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10111 posts

Uber Geek


  #2485044 16-May-2020 20:06
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Rikkitic:

 

If you look at public behaviour here and elsewhere, especially America, I think there is only limited acceptance of lockdowns and once out of level 4, you would practically need martial law to get back to it. Only widespread deaths across the entire population would change the public mood. People simply are not taking this seriously enough. For better or worse, it is very much a one-way street.

 

 

So long as we keep up testing rates and reinforce the message about personal distancing etc, then hopefully we'll be able to ring-fence outbreaks.

 

We actually managed to do it despite having a huge influx of imported cases while facilities were nowhere near the capacity and ease of access to testing we've got now.

 

It's been shown (not just by NZ) that C-19 can be contained.  I think we'll be okay. Level 2 is okay - it seems almost normal out there, the few shops etc I've visited - everyone was doing the right thing. 


16167 posts

Uber Geek


  #2485069 17-May-2020 00:34
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Fred99:

 

Rikkitic:

 

If you look at public behaviour here and elsewhere, especially America, I think there is only limited acceptance of lockdowns and once out of level 4, you would practically need martial law to get back to it. Only widespread deaths across the entire population would change the public mood. People simply are not taking this seriously enough. For better or worse, it is very much a one-way street.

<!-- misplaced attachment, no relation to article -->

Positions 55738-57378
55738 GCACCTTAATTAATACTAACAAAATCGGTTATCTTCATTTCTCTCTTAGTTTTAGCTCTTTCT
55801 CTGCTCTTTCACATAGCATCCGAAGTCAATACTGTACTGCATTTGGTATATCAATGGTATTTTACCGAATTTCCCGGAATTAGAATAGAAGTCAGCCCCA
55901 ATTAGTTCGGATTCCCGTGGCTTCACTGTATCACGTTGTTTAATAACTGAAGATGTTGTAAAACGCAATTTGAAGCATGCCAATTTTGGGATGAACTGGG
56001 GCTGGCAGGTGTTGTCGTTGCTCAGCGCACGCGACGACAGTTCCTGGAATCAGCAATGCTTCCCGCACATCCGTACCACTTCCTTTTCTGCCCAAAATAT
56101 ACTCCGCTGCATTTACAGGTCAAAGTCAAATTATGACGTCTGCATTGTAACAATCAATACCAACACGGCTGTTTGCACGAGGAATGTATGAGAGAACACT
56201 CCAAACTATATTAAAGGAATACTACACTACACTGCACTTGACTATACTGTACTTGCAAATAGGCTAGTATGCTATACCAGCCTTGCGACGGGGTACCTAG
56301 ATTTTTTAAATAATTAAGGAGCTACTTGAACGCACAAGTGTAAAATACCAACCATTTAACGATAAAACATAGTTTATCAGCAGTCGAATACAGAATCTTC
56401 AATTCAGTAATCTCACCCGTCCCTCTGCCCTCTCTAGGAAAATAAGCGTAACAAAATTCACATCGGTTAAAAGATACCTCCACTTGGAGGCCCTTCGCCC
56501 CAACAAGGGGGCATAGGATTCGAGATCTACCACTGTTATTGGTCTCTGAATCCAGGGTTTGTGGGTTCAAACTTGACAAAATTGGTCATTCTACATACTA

So long as we keep up testing rates and reinforce the message about personal distancing etc, then hopefully we'll be able to ring-fence outbreaks.

 

We actually managed to do it despite having a huge influx of imported cases while facilities were nowhere near the capacity and ease of access to testing we've got now.

 

It's been shown (not just by NZ) that C-19 can be contained.  I think we'll be okay. Level 2 is okay - it seems almost normal out there, the few shops etc I've visited - everyone was doing the right thing. 

 

 

 

 

Hopefully there won't be any outbreaks in NZ due to how we have done it, as Level 4, and 3 were designed to starve the virus of news hosts, by keeping people in bubbles.  Our problem prior to the lockdown was the number of people returning, and those people had the virus but were not required to self isolate at the time, and then spread it at work or in rest homes. Or those that were required to self isolate but didn't. Quarantine has luckily fixed that major leak, and levels 3 and 4 have been the backstop .  The current leaky areas appear to be around hospitals,  and rest-homes, and staff working in both of those, where the virus seems to be able to exploit the situation. But now we are down to under 50 active cases, they are hopefully all totally ringfenced to prevent any further spread. But if we do start to get new cases trickling through again in a few weeks with the effects relaxing things under  level 2 and we go double digit, then the R value maybe higher than 1, and we risk losing our chance to eliminate it. It may also indicate that we may have  come out of level 4 and 3 too early, which was the opinion of several of the NZ experts on this.  I would hate to be living with this virus in NZ at Christmas, and still needing to socially distance, considering all the hard work we have put into it, and that would mean